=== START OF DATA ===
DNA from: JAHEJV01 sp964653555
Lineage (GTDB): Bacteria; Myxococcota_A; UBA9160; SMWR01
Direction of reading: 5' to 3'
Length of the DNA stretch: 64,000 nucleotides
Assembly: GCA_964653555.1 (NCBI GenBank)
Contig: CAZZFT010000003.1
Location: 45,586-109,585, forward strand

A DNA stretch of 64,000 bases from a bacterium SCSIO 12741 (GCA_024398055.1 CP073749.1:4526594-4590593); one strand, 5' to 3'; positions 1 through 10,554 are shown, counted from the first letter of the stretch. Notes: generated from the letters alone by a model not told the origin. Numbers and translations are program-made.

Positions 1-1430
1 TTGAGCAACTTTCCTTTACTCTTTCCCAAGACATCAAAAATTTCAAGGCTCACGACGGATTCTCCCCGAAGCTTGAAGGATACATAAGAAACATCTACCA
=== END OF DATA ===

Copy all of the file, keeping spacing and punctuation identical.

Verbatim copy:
DNA from: JAHEJV01 sp964653555
Lineage (GTDB): Bacteria; Myxococcota_A; UBA9160; SMWR01
Direction of reading: 5' to 3'
Length of the DNA stretch: 64,000 nucleotides
Assembly: GCA_964653555.1 (NCBI GenBank)
Contig: CAZZFT010000003.1
Location: 45,586-109,585, forward strand

A DNA stretch of 64,000 bases from a bacterium SCSIO 12741 (GCA_024398055.1 CP073749.1:4526594-4590593); one strand, 5' to 3'; positions 1 through 10,554 are shown, counted from the first letter of the stretch. Notes: generated from the letters alone by a model not told the origin. Numbers and translations are program-made.

Positions 1-1430
1 TTGAGCAACTTTCCTTTACTCTTTCCCAAGACATCAAAAATTTCAAGGCTCACGACGGATTCTCCCCGAAGCTTGAAGGATACATAAGAAACATCTACCA